Princess Peluda

Programs for this blog post

Liberal Arts

Authored By:

Jonah B.

One of the first things I noticed about my house in Chile was that it was much like the country itself: long, narrow, and full of opportunities to make mistakes. The wood floors, rickety windows and pale yellow walls stretch out as if someone pulled at the edges of the house to see how far they would carry. The entryway is crammed from floor to ceiling with ceramics: vases and bowls and humanoid figurines with blank, clay stares. One false move, one errant step on the slippery wooden floors, and chaos ensues. My host mom, Maria Paz Briseño, is a retired flight attendant turned ceramics artist. Although the two professions at first don’t appear to be very related, to me it makes perfect sense; I can almost feel the years of stress and sleep deprivation from working on an airplane being poured out into the clay and sculpted into the silent guardians that stand watch throughout her kingdom. Judging by the sheer number of pieces filling the house, Chileans must not treat their flight attendants very well. In addition to her ceramics, Maria shares her house with her cat Princess Peluda, an agile and loving calico who lives up to her name by shedding on everyone and everything. Indeed, I take Princess Peluda with me wherever I go, both in fond memories in my head and physical hair on my clothes. When I get back to the US, I could probably reconstruct her piece by piece provided I don’t do any laundry beforehand. 


As far as familial units go, I would say we compare favorably to the state of Chile after the fragmentation of Pinochet’s dictatorship: fragile, yet fundamentally united. Maria Paz, while friendly, maintains her distance from me and my roommate, Keyron. We’re left to our own devices, and share dinner together as just the two of us every night, sitting on wooden stools under a brightly lit counter and facing a refrigerator plastered with magnets. “Today is a good day to shut the HELL up,” one reads. Or, perhaps my personal favorite, “I can only please one person per day. Today is not your day.”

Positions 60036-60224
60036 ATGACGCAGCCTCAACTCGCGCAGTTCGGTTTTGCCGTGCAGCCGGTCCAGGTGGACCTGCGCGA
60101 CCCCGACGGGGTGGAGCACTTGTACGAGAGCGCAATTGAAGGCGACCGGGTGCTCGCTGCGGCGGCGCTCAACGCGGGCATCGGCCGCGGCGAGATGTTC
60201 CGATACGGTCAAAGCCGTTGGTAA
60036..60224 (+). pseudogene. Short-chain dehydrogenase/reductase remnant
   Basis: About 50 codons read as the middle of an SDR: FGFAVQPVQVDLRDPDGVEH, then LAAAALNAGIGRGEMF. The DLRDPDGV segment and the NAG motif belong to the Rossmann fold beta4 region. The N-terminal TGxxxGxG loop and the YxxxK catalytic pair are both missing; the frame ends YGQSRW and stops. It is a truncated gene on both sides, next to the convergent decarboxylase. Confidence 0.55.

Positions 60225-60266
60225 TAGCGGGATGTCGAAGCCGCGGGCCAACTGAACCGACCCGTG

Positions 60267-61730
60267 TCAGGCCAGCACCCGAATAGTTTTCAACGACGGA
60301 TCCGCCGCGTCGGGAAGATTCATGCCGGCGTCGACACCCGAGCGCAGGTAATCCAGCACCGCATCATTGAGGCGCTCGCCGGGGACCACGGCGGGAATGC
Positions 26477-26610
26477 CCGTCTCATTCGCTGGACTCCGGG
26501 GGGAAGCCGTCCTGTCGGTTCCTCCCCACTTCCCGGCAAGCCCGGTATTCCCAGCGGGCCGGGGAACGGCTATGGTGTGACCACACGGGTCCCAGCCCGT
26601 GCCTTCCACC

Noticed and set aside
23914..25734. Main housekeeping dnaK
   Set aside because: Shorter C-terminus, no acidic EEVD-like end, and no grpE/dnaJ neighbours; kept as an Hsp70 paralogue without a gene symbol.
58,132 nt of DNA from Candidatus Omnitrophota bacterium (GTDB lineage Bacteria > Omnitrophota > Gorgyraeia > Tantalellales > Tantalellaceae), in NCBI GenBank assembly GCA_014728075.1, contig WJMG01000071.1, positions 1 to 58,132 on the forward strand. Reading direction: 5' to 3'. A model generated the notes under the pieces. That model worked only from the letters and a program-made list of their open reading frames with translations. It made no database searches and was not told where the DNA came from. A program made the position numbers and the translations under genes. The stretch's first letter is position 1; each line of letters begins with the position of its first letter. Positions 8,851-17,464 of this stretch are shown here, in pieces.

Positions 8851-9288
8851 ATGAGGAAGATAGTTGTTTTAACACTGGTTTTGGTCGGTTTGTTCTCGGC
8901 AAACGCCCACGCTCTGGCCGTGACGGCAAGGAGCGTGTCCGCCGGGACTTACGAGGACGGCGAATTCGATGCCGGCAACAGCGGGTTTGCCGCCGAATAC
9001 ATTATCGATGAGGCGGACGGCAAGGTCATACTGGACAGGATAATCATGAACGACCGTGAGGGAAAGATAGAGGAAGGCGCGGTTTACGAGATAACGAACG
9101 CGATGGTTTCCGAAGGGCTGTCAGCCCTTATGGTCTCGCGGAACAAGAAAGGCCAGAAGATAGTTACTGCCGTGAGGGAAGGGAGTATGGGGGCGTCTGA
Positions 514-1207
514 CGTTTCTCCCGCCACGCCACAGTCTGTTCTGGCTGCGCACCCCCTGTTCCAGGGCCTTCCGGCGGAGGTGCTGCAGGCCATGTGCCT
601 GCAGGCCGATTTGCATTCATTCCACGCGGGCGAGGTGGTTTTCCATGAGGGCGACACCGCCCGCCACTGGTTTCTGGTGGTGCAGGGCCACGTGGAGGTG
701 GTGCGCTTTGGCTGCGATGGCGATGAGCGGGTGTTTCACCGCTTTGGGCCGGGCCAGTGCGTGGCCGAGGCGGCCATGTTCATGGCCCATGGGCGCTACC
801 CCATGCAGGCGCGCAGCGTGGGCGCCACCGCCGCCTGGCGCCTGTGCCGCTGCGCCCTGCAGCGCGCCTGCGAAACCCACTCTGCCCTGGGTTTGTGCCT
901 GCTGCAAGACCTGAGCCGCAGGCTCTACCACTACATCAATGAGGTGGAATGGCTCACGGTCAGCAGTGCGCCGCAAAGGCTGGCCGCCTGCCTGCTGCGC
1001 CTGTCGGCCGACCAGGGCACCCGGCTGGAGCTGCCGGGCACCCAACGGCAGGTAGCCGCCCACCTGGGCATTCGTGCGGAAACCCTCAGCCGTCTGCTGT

Actions speak louder than words, yet Keyron utilizes both prodigiously. Within a week of arrival, they had already purchased a set of rollerblades, and Santiago’s streets soon became pedestrianly perilous. Coupled with a Guatemalan rainbow poncho, long, curly black hair that elegantly explodes from their scalp, and quilt-patterned dangling earrings, they make a sight to behold careening over Providencia’s cobblestones. It’s not uncommon to come home after a long day and find Keyron frying up corn tortillas in the kitchen, belting an early 2000s pop-punk song at the top of their lungs. This vocal proclivity is not enjoyed by all; on one memorable occasion, Maria Paz was berating me for our lack of cleanliness regarding the kitchen counters, whilst Keyron was singing in the shower with a rather astonishing range. I’m not sure how much it improved Maria Paz’s mood.